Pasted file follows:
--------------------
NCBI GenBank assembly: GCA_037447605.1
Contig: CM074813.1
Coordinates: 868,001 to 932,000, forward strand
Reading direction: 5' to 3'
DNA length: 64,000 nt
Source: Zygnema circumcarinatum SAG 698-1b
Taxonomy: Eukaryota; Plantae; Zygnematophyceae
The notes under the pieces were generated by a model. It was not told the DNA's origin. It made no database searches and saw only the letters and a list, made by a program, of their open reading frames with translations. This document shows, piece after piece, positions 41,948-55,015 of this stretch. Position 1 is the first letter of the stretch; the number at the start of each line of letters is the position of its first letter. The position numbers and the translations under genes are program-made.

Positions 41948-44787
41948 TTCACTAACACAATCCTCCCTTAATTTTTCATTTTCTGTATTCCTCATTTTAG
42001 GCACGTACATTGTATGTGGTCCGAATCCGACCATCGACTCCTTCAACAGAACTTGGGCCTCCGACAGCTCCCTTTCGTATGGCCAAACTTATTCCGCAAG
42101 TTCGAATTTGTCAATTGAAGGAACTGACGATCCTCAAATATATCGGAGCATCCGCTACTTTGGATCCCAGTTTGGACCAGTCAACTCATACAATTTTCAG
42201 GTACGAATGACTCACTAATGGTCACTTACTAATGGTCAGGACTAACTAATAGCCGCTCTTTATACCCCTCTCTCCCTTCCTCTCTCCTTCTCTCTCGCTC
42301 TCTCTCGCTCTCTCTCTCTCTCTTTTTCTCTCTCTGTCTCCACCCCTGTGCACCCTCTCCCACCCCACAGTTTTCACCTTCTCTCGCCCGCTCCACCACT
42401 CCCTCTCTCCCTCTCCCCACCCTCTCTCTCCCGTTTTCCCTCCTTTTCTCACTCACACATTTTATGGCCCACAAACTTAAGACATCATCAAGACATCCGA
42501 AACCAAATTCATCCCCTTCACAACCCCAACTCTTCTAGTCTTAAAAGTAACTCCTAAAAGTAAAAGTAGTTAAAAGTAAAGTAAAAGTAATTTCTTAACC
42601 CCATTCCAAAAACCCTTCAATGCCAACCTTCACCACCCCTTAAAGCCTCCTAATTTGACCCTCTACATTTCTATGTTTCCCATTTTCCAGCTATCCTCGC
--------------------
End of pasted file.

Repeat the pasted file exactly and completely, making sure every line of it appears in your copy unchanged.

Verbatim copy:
NCBI GenBank assembly: GCA_037447605.1
Contig: CM074813.1
Coordinates: 868,001 to 932,000, forward strand
Reading direction: 5' to 3'
DNA length: 64,000 nt
Source: Zygnema circumcarinatum SAG 698-1b
Taxonomy: Eukaryota; Plantae; Zygnematophyceae
The notes under the pieces were generated by a model. It was not told the DNA's origin. It made no database searches and saw only the letters and a list, made by a program, of their open reading frames with translations. This document shows, piece after piece, positions 41,948-55,015 of this stretch. Position 1 is the first letter of the stretch; the number at the start of each line of letters is the position of its first letter. The position numbers and the translations under genes are program-made.

Positions 41948-44787
41948 TTCACTAACACAATCCTCCCTTAATTTTTCATTTTCTGTATTCCTCATTTTAG
42001 GCACGTACATTGTATGTGGTCCGAATCCGACCATCGACTCCTTCAACAGAACTTGGGCCTCCGACAGCTCCCTTTCGTATGGCCAAACTTATTCCGCAAG
42101 TTCGAATTTGTCAATTGAAGGAACTGACGATCCTCAAATATATCGGAGCATCCGCTACTTTGGATCCCAGTTTGGACCAGTCAACTCATACAATTTTCAG
42201 GTACGAATGACTCACTAATGGTCACTTACTAATGGTCAGGACTAACTAATAGCCGCTCTTTATACCCCTCTCTCCCTTCCTCTCTCCTTCTCTCTCGCTC
42301 TCTCTCGCTCTCTCTCTCTCTCTTTTTCTCTCTCTGTCTCCACCCCTGTGCACCCTCTCCCACCCCACAGTTTTCACCTTCTCTCGCCCGCTCCACCACT
42401 CCCTCTCTCCCTCTCCCCACCCTCTCTCTCCCGTTTTCCCTCCTTTTCTCACTCACACATTTTATGGCCCACAAACTTAAGACATCATCAAGACATCCGA
42501 AACCAAATTCATCCCCTTCACAACCCCAACTCTTCTAGTCTTAAAAGTAACTCCTAAAAGTAAAAGTAGTTAAAAGTAAAGTAAAAGTAATTTCTTAACC
42601 CCATTCCAAAAACCCTTCAATGCCAACCTTCACCACCCCTTAAAGCCTCCTAATTTGACCCTCTACATTTCTATGTTTCCCATTTTCCAGCTATCCTCGC